Omega-3 essential fatty acids are an important part of a healthy diet and have been shown to play a critical role in brain health. The brain comprises 60% fat, and omega-3 fatty acids make up a significant portion of this fat. These are necessary for brain function because they are a substantial component of the brain's cell membranes. They help regulate the communication between cells and are involved in forming new neurons. One of the benefits of omega-3s for brain health is their role in reducing inflammation. Chronic inflammation has been linked to changes in mood and the ability to manage stress. Omega-3s have anti-inflammatory properties that can help to protect the brain from damage caused by inflammation. Studies have shown that adequate intake of omega-3s can improve cognitive function, including memory and attention.
As part of good health, we must ensure that we have appropriate and balanced amounts of omega-3-derived fatty acids in the body. Omega-3s are 'essential' fatty acids as our body cannot make them, and we must eat them in our diet. Once we have consumed omega-3s, our body's biochemistry works to metabolise these building blocks into important compounds for our health, such as hormones, immune regulating compounds and structural components of the brain.
Interestingly, this balance is determined by diet and genetics.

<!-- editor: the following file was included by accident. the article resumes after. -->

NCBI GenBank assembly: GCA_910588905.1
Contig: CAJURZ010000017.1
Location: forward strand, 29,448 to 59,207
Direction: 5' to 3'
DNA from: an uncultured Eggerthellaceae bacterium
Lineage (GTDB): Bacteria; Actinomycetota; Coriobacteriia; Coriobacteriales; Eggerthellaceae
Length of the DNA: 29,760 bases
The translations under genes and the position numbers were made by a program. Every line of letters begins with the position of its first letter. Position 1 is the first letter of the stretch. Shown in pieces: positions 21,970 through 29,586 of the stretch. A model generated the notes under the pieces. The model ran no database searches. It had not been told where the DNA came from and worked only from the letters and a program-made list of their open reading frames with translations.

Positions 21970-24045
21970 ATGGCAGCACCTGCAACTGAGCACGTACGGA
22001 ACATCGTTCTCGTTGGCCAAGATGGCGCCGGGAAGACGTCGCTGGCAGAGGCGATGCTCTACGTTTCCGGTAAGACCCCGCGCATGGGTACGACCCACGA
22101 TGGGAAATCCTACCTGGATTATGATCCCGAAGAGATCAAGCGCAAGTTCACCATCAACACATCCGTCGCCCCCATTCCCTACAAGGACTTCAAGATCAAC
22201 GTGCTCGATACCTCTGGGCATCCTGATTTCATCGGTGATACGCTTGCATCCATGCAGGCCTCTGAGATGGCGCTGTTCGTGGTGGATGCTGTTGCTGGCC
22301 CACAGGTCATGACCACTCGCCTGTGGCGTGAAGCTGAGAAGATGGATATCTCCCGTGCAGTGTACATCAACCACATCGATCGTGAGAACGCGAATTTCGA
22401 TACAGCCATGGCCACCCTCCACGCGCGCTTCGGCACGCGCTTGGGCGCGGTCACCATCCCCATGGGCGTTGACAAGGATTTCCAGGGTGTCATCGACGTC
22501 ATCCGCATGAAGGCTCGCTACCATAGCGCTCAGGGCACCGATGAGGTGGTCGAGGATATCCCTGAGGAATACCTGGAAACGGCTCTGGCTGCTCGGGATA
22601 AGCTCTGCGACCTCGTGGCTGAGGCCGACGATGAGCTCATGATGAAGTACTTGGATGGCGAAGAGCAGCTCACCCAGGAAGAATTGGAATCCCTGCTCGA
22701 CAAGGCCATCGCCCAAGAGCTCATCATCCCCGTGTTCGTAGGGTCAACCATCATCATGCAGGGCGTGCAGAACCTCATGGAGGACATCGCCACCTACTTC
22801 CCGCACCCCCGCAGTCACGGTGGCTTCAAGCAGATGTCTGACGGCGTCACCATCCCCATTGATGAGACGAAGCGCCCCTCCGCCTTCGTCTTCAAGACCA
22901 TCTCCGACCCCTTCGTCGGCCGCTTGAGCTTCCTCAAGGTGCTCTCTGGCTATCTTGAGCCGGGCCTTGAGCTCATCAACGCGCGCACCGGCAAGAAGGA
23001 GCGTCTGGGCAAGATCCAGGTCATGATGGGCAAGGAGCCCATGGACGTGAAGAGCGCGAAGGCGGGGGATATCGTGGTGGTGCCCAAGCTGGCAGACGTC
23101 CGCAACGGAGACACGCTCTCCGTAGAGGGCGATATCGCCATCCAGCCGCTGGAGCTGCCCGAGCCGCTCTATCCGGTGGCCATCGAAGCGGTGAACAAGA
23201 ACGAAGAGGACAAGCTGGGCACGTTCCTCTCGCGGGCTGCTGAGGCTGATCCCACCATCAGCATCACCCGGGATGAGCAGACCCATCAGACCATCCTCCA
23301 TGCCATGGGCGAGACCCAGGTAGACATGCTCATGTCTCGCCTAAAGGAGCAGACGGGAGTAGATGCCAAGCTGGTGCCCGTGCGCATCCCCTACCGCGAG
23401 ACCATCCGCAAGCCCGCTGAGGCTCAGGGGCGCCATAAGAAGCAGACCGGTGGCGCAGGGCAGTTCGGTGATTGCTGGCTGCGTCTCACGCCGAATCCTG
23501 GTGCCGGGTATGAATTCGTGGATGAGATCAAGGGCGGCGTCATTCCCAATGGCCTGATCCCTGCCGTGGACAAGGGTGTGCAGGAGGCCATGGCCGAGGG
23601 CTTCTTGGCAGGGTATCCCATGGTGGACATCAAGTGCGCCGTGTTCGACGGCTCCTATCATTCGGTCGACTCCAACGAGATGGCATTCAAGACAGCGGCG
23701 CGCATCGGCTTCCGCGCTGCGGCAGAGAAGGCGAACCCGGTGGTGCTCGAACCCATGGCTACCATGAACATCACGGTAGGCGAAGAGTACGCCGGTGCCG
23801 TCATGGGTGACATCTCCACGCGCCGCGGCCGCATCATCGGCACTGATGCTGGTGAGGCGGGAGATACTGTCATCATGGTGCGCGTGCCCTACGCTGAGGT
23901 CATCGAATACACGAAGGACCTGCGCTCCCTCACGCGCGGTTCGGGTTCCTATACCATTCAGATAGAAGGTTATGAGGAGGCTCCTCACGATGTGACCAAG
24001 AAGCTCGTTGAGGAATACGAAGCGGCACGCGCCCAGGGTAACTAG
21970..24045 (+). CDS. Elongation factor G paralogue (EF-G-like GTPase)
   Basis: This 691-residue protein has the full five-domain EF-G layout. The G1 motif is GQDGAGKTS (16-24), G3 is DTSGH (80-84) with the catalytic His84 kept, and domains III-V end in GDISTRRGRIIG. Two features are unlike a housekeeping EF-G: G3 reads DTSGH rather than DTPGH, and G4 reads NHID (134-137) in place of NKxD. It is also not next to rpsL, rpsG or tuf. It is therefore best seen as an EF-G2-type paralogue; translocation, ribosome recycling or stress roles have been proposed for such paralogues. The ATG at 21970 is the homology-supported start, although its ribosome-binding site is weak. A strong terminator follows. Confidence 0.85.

In humans, omega 3's are processed through a series of reactions that convert the essential fatty acids found in foods into eicosapentaenoic acid (EPA) and docosahexaenoic acid (DHA). Both EPA and DHA have roles in the human brain; DHA is a structural component of our nervous tissue and EPA is a neurological messenger. A recent research review notes that increasing DHA levels in stressed participants reduced their perception of that stress and helped balance stress hormones such as cortisol.
What can our genes tell us?
A key enzyme in the omega-3 metabolic pathway is delta-5-desaturase (D5D), a rate-limiting step affecting the efficiency of the conversion process into DHA and EPA. The human FADS1 gene encodes D5D, and those with genetic variations in this gene have been found to have reduced D5D activity, suggesting that individually we require tailored amounts of omega-3s.
What does this mean for our health?
EPA and DHA can also be obtained by eating oily fish; however, evidence shows that only a quarter of the UK population regularly consume oily fish as part of their diet, missing out on these crucial fatty acids. Knowing your genetic ability to convert omega 3, plus considering your current dietary habits, can help you establish a personalised diet and supplement recommendations designed to optimise your omega-3 intakes. If you think this would be helpful, please book a nutritional genomics appointment and accompanying test with me. We can work together to build healthier habits for life to reduce and improve your wellness goals.